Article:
Additionally, a complaint should be dismissed for failure to state a claim if it does not "contain sufficient factual matter, accepted as true, to 'state a claim to relief that is plausible on its face.' " Ashcroft v. Iqbal, 556 U.S. 662, 678 (2009) (citing Bell Atl. Corp. v. Twombly, 550 U.S. 544, 570 (2007)). "A claim has facial plausibility when the plaintiff pleads factual content that allows the court to draw the reasonable inference that the defendant is liable for the misconduct alleged." Id. The court accepts all of the facts alleged in the complaint as true and construes them in the light most favorable to the plaintiff. Corrie v. Caterpillar, 503 F.3d 974, 977 (9th Cir. 2007). The court is "not, however, required to accept as true conclusory allegations that are contradicted by documents referred to in the complaint, and [the court does] not necessarily assume the truth of legal conclusions merely because they are cast in the form of factual allegations." Paulsen, 559 F.3d at 1071 (citations and quotation marks omitted). The court must construe a pro se pleading liberally to determine if it states a claim and, prior to dismissal, tell a plaintiff of deficiencies in the complaint and give the plaintiff an opportunity to cure them if it appears at all possible that the plaintiff can correct the defect. See, e.g., Lopez, 203 F.3d at 1130--31; see also Hebbe v. Pliler, 627 F.3d 338, 342 & n. 7 (9th Cir. 2010) (stating that courts continue to construe pro se filings liberally even when evaluating them under the standard announced in Iqbal ).

Finally, a federal court has an independent duty to assess whether federal subject matter jurisdiction exists, whether or not the parties raise the issue. See United Investors Life Ins. Co. v. Waddell & Reed Inc., 360 F.3d 960, 967 (9th Cir. 2004) (stating that "the district court had a duty to establish subject matter jurisdiction over the removed action sua sponte, whether the parties raised the issue or not"); accord Rains v. Criterion Sys., Inc., 80 F.3d 339, 342 (9th Cir. 1996). Federal district courts are courts of limited jurisdiction that "may not grant relief absent a constitutional or valid statutory grant of jurisdiction," and "[a] federal court is presumed to lack jurisdiction in a particular case unless the contrary affirmatively appears." A--Z Int'l v. Phillips, 323 F.3d 1141, 1145 (9th Cir. 2003) (citations and quotation marks omitted). The court must sua sponte dismiss a case for lack of subject matter jurisdiction. See Fed.R.Civ.P. 12(h)(3) ("If the court determines at any time that it lacks subject matter jurisdiction, the court must dismiss the action."); see also Scholastic Entmt., Inc. v. Fox Entmt. Group, Inc., 336 F.3d 982, 989 (9th Cir. 2003).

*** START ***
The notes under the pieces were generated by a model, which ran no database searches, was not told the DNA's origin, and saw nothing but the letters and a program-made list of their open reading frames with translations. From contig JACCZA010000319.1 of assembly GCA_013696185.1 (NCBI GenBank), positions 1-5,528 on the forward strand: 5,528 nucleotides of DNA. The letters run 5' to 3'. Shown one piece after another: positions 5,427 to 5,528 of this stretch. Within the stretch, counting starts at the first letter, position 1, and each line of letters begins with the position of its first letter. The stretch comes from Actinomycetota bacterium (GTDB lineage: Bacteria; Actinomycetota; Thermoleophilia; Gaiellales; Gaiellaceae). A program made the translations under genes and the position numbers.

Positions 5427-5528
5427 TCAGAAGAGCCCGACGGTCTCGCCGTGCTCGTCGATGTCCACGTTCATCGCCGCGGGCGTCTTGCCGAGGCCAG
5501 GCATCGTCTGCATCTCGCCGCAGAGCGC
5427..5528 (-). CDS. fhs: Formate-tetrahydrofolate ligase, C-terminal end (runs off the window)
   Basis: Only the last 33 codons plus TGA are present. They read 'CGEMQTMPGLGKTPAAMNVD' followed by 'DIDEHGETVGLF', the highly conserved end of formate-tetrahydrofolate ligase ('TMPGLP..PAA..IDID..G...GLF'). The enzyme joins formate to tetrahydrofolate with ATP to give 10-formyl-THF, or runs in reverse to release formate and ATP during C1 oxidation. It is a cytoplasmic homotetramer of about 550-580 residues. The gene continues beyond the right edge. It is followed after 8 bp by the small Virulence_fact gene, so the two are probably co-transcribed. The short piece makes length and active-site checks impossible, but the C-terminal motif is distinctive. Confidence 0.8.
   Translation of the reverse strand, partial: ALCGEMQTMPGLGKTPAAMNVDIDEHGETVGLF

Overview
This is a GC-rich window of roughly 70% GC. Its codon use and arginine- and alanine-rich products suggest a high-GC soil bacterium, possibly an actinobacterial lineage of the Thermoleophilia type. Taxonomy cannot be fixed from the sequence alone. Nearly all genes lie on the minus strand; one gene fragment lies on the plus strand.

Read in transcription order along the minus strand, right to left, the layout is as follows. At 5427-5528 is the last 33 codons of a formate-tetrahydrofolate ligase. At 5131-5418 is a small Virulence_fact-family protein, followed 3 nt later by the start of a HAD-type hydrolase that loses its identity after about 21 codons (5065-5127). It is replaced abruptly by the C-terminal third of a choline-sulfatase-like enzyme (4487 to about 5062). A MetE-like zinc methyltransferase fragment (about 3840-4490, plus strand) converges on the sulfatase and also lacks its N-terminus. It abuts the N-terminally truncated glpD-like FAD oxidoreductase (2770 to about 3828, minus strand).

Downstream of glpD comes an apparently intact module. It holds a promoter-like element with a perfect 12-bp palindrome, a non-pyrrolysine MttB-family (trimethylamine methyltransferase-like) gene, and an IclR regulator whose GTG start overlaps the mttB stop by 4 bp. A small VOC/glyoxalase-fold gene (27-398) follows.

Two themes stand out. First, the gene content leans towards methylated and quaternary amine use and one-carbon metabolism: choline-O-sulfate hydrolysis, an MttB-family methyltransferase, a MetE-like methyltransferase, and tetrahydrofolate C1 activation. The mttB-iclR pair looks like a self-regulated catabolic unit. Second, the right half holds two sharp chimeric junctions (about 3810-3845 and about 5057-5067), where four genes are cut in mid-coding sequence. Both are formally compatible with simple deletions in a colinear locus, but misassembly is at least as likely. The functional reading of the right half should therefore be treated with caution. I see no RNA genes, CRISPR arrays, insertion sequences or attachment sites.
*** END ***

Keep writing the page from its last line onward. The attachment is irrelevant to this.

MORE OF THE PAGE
Summary of the Complaint

Plaintiff's allegations, in their entirety, are that:

[f]rom the period of 7-31-07 through 9-2-07 I was locked up against my free will in administrative segregation for my own safety as informants stated they where [sic] going to retaliate against me for "putting my hands on my celly." I indured [sic] a number of harrassments from all staff in Ad/Seg. Every 602 I sent was purposely [sic] screened out by a CCII "O" Brian whome [sic] is now LT. "O" Brian who me had waterboardd [sic], beaten me and accused me of trying to break his leg back in 2005 at C.M.F.-Vacaville when he was a correctional officer not an LT. This making the LT. "O" Brian accessory to institutional sadistic and malicious cowardly, hypocratic [sic] torture punishable by 15 to life in prison. At Committee Captn Doe was residing, Srgt. Doe was residing, LT. Doe was residing, and I begged repeatedly that I was getting any yard at all and am losing my mind, I am claustrophobic, "have disability and need to shave," which only takes place at yard" they told me that they were having cages built and I cannot get yard's with others, because of security reasons. I begged and begged. I also begged the facility Lt. Doe and the Ag/Seg Srgt. Does 1, 2, 3 every opportunity I seen them and had sent 602 appeals over and over with no result "nowingly [sic] and deliberately denying me yard. I also sent requests to them all telling them what was going on and no change. I aske [sic] CO. Does 1, 2, 3 every opportunity I got for some yard time and asked when will it be my turn since I seen other people going out to yard an I in a 30 day period got a single 1 hr. yard time [illegible] the excuse that they didn't have the [illegible] cages built. I feel this was more than the cages ...